Colostrum quality can vary. Research at the University of Tennesee with Jersey cows showed that the amount of IgG in colostrum could range from 28 to 115 g/l. This difference is great enough to impact calf immunity. Older cows usually produce higher quality colostrum than first-calf heifers because they have been exposed to more diseases over their lifetime and their Ig transport mechanisms may also benefit from maturity. Cows may also produce farm-specific immunoglobulins, making the colostrum produced on the farm more effective in fighting that farm's own particular disease organisms. Short dry period length may reduce the amount of Ig in colostrum. Ig are also diluted if the cow produces a large volume of colostrum, hence, the “18-lb rule”. If a cow makes more than 18 lbs (8.2 kg) of colostrum, don't use it for a newborn calf. Finally, remember that if the cow is milked or leaks a lot of milk before calving, her colostrum is likely to have a lower level of immunoglobulins. A colostrometer can be used to measure the specific gravity of colostrum and provide an estimate of colostrum quality. This is not a perfect measurement but it is recommended because it is simple and it is better than no colostrum evaluation at all. The goal should be to feed only good colostrum (>50 g/l IgG) to calves. Good colostrum can be refrigerated for one week and can be frozen for up to a year and thawed in warm water or on “low” in the microwave. Don't use mastitic colostrum or colostrum with blood in it. Use colostral supplements only when good quality colostrum is unavailable. These supplements are not as good as colostrum but are better than no colostrum at all.

Feed at least 3 quarts (2.8 l) of colostrum within 1 hour of birth and again 12 h later. Do not let the calf simply suckle the cow because then the volume of colostrum consumed will be unknown. Try to use a nipple-bottle. Use an esophageal feeder if you cannot get the needed colostrum into the calf with a bottle within 1 hour of birth. It is important to remember that this method places milk into the rumen rather than the intestine, slowing absorption somewhat. For this reason, try to get 25% more colostrum than what is needed with a nipple-bottle into the calf with the esophageal feeder. It is important to use esophageal feeders correctly. Continue to feed lower quality colostrum or transition milk for 2-3 days after birth (2 quarts (1.89 l), twice daily). Even though the immunoglobulins won't be absorbed after 24 hours, the colostrum or transition milk will help to protect the intestine from infection. The higher protein and fat in the colostrum is also useful for the calf during this period of stress.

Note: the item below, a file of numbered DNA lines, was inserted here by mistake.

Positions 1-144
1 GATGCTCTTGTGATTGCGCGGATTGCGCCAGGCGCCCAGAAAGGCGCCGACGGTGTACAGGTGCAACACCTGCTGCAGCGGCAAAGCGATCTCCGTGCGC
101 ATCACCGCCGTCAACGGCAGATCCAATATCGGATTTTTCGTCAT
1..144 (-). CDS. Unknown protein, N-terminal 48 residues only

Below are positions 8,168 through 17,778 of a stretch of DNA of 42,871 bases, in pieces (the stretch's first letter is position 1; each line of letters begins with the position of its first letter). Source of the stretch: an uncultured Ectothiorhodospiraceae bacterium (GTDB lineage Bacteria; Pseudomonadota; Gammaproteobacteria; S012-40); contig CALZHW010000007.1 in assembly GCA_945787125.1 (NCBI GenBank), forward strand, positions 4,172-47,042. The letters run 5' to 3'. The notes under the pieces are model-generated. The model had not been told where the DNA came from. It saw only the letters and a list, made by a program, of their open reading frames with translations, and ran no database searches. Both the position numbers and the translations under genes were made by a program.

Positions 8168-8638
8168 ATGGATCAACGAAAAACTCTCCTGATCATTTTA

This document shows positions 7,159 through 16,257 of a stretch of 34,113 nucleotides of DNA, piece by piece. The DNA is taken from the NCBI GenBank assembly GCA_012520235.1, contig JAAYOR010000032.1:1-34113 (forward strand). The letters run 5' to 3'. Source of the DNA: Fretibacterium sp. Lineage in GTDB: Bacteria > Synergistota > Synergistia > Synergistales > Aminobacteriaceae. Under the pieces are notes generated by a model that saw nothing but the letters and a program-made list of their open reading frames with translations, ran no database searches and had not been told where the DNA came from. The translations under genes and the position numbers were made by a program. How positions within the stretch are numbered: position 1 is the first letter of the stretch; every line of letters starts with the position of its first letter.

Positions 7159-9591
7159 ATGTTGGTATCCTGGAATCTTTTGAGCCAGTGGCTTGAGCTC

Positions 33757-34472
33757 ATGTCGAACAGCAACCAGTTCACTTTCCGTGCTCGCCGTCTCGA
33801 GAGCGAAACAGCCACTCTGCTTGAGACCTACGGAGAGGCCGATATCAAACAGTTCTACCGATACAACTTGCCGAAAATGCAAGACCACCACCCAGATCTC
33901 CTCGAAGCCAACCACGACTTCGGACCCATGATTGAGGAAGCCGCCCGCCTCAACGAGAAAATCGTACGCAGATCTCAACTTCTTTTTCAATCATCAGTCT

Four Days of Age To Weaning

Goals of calf raisers at this time should be to provide an adequate supply of nutrients to the calf for maintenance and growth while at the same time developing the rumen and encouraging the calf to gradually get most of its supply of nutrients from grain rather than milk. Another goal is to prevent scours because they can reduce growth rates and possibly lead to death.

Calf starter and milk (whole milk, fermented colostrum or milk replacer) should be fed beginning at 4 days of age. On traditional whole milk or milk replacer programs, studies have found that in the first six weeks of a calf's life, 75% of the variation in weight gain can be attributed to calf starter intake.

Whole Milk, Fermented Colostrum or Milk Replacer

Calves should be fed milk, milk replacer, or fermented colostrum from 4 days of age until weaning sometime between four and eight weeks of age. Whole milk should be fed at 8-12% of body weight, preferably split between two feedings. Commonly, this means feeding 2 quarts (1.89 l) of milk twice per day. Most milk replacers are recommended to be fed at 8 oz.(0.23 kg) /2 quarts (1.89 l) warm water (110 o F (43 o C)) twice per day. Fermented colostrum also can be fed after diluting it with water. Feed 2 quarts (1.89 l) of fermented colostrum plus water (75% colostrum and 25% water) twice per day. Sanitize feeding equipment between feedings.

Modern milk replacers can provide the same quality for the calf as milk, but at less cost. Fifty pounds of milk replacer can replace 400 pounds (182 kg) of milk. This is approximately the amount needed to raise one calf. There are significant differences in both price and quality of today's milk replacers. Calf raisers should be knowledgeable about these differences and read the tag before making purchasing decisions. The ingredients will be listed on the tag in descending order based on their level of inclusion in the milk replacer.

Milk replacers generally contain between 18 and 22% protein, with 20% being the most common. All-milk protein milk replacers are generally considered the best. Examples of milk proteins include: dried whey protein concentrate, dried whey, dried whey product, skim milk, casein, and sodium or calcium caseniate. Most milk replacer companies are now using whey proteins rather than skim milk or casein protein. Both are good sources of protein but whey will not clot when it is mixed with rennet. For this reason, clot formation is no longer an indication of milk replacer quality as it used to be. Some milk replacer companies now include blood proteins in their milk replacers. Quality blood proteins have been shown to perform as well as milk protein. Other protein sources in milk replacers which are not regarded to be as good as milk protein are: soy protein isolate, protein modified soy flour, soy protein concentrate, soy flour, and modified wheat protein. Plant proteins are generally less expensive, less digestible, and do not provide as good of a blend of amino acids as milk proteins. As a result, the calf can not convert plant proteins into muscle and bone as easily. Milk replacers containing plant proteins usually have crude fiber levels greater than 0.2%.